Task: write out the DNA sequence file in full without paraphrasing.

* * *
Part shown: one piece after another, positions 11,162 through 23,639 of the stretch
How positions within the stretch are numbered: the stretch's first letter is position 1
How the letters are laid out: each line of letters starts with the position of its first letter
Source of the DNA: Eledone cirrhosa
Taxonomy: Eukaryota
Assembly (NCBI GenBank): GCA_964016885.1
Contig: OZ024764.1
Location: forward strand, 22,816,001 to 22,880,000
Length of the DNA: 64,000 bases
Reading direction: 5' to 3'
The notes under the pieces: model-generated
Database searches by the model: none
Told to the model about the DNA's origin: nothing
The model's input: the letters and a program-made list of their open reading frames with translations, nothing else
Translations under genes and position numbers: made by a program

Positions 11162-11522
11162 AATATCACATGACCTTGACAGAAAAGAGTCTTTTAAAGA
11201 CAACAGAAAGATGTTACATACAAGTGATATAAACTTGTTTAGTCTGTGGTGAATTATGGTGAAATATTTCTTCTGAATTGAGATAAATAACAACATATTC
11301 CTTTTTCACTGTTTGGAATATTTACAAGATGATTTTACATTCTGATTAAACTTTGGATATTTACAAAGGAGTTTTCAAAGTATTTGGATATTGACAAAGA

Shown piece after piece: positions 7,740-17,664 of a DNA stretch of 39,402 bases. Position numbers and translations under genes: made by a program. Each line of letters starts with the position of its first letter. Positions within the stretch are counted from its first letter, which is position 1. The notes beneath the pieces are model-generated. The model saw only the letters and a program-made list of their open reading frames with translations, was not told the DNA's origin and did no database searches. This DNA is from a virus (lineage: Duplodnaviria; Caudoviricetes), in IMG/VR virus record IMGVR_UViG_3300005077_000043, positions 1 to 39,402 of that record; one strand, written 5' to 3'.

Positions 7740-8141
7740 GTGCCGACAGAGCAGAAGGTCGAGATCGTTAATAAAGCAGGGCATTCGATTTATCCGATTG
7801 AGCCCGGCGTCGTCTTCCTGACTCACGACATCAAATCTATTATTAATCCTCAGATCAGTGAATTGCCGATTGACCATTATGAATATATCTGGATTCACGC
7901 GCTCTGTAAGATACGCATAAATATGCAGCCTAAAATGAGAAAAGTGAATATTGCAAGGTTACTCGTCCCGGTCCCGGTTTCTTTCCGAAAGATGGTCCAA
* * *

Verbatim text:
Part shown: one piece after another, positions 11,162 through 23,639 of the stretch
How positions within the stretch are numbered: the stretch's first letter is position 1
How the letters are laid out: each line of letters starts with the position of its first letter
Source of the DNA: Eledone cirrhosa
Taxonomy: Eukaryota
Assembly (NCBI GenBank): GCA_964016885.1
Contig: OZ024764.1
Location: forward strand, 22,816,001 to 22,880,000
Length of the DNA: 64,000 bases
Reading direction: 5' to 3'
The notes under the pieces: model-generated
Database searches by the model: none
Told to the model about the DNA's origin: nothing
The model's input: the letters and a program-made list of their open reading frames with translations, nothing else
Translations under genes and position numbers: made by a program

Positions 11162-11522
11162 AATATCACATGACCTTGACAGAAAAGAGTCTTTTAAAGA
11201 CAACAGAAAGATGTTACATACAAGTGATATAAACTTGTTTAGTCTGTGGTGAATTATGGTGAAATATTTCTTCTGAATTGAGATAAATAACAACATATTC
11301 CTTTTTCACTGTTTGGAATATTTACAAGATGATTTTACATTCTGATTAAACTTTGGATATTTACAAAGGAGTTTTCAAAGTATTTGGATATTGACAAAGA

Shown piece after piece: positions 7,740-17,664 of a DNA stretch of 39,402 bases. Position numbers and translations under genes: made by a program. Each line of letters starts with the position of its first letter. Positions within the stretch are counted from its first letter, which is position 1. The notes beneath the pieces are model-generated. The model saw only the letters and a program-made list of their open reading frames with translations, was not told the DNA's origin and did no database searches. This DNA is from a virus (lineage: Duplodnaviria; Caudoviricetes), in IMG/VR virus record IMGVR_UViG_3300005077_000043, positions 1 to 39,402 of that record; one strand, written 5' to 3'.

Positions 7740-8141
7740 GTGCCGACAGAGCAGAAGGTCGAGATCGTTAATAAAGCAGGGCATTCGATTTATCCGATTG
7801 AGCCCGGCGTCGTCTTCCTGACTCACGACATCAAATCTATTATTAATCCTCAGATCAGTGAATTGCCGATTGACCATTATGAATATATCTGGATTCACGC
7901 GCTCTGTAAGATACGCATAAATATGCAGCCTAAAATGAGAAAAGTGAATATTGCAAGGTTACTCGTCCCGGTCCCGGTTTCTTTCCGAAAGATGGTCCAA